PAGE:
Tuesday, October 11, 2011

Columbus Day Revisited and Student Ambivalence

Just finished up a class that began with a discussion of conflicting views on Columbus Day. Most of my students expressed the general, “it’s just a day off” attitude and that none of them were out enthusiastically celebrating European contact with the New World. Why could there be much controversy? To be fair, not all students held this view as the student that asked the question in the first place, self-identified as Puerto Rican, expressed skepticism about the legitimacy of celebrating Columbus and his achievement. Most of the those students that seemed uninterested in the question were part of the generic Whiteness that defines so much of “normal” experience. It’s not that the quasi-silent majority was a group of pro-Columbus partisans, but more that even examining the holiday was equivalent to arguing over the existence of Santa Claus (a recent post on Living Anthropologically refers interested readers to how Columbus continued to serve as a symbol for American immigrant groups to negotiate a white identity).


But it is an important discussion. I then proceeded to express the sentiments that I included in a post from last week that a simplistic, even mundane, celebration of Columbus masks the terrible history that unfolded in much of the New World after his landfall. From my impression of the response of many (but thankfully not all) in the room, I added the following post script based on my hypothetical psychic reading of their thoughts:

Dude, that happened 500 years ago, get over it. It’s no big deal anymore

I am confident that some were thinking this, but wouldn’t publicly say it in class. I wanted to give voice to such an opinion, however, so that I could respond directly. My impersonation of this sentiment must have resonated, as at least half of the room chuckled. Much of that chuckling (another good blog title, Much of that Chuckling) seemed to me to have stemmed from agreement.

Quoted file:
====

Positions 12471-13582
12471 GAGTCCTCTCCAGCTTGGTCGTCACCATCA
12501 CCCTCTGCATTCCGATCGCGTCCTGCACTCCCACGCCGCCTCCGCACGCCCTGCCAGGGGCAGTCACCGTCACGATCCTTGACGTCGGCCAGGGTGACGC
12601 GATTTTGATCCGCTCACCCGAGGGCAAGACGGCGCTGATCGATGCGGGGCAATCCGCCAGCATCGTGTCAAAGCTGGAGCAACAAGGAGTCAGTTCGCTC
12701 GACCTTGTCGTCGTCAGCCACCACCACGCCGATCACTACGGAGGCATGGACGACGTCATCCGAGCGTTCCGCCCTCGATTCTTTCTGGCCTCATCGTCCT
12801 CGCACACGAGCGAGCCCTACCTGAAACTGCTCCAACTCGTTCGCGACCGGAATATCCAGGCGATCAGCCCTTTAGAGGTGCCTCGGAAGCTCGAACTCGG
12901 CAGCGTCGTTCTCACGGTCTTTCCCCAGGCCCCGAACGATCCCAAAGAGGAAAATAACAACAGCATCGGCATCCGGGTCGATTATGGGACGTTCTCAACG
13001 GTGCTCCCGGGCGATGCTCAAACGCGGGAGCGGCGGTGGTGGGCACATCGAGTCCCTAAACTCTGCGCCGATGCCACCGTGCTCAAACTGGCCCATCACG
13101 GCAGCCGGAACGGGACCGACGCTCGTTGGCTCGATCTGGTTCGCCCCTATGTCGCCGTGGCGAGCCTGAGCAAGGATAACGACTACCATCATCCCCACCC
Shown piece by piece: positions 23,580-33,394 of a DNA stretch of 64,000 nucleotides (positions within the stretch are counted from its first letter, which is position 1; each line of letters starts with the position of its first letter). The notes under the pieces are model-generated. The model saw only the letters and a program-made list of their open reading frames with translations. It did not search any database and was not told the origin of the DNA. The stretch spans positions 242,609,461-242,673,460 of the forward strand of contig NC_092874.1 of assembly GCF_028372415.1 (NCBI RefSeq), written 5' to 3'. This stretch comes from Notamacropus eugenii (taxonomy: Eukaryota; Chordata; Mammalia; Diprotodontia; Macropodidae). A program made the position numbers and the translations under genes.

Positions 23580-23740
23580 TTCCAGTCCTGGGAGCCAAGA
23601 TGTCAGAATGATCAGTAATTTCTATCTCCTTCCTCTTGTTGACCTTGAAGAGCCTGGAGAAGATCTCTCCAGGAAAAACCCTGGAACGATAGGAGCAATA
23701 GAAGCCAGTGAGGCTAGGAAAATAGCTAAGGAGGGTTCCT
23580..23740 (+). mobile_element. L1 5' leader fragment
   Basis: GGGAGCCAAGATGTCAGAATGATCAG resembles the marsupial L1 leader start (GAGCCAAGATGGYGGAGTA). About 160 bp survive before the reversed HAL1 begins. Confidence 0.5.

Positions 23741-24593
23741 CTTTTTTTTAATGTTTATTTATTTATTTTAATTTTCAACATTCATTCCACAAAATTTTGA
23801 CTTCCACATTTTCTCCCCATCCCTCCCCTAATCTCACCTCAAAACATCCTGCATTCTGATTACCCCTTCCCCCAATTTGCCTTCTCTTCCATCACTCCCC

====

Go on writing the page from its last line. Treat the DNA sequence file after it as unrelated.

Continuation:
My counterresponse was that no matter the time or place, destruction of peoples and cultures was always a big deal and that I clearly want to impart that belief to my own children so that they won’t have be part of a similar response when they’re sitting in a classroom talking about Columbus Day in 17 years. And while history is always complex, Columbus does symbolize the beginning of the end for many indigenous American societies. I was happy to see that my sincere counter response seemed to be met with nods of understanding.

At a larger level, episodes such as these continually remind me what a tough crowd anthropologists (and sociologists) play to in introductory classes (or in the Florida state house). And since I teach at a community college, that’s about all I get. We’re often faced with students that haven’t critically thought about their society or history. They fail to see themselves as part of a collective social experience, in which past actions and processes matter in the present and future. They’re so fully embedded in the culture of individualism that absolves them of any role in a system of unfairness or injustice. According to this view, only individuals who consciously intend to do harm are implicated in or have any responsibility in the perpetuation of structures of inequality.

Even though it’s tempting, I try not to become discouraged. Instead, I see introducing my students to critical examination of their society, culture, and history as a primary social goal of my classes. In all honesty, I won’t be too upset if my former students don’t quite remember the ins and outs of anthropological theory or various kin terminologies. But, if they do step back and think about the larger context--and potentially their own participation and responsibility--of a particular social or political issue, I’ll count that as a success.

No comments:

Post a Comment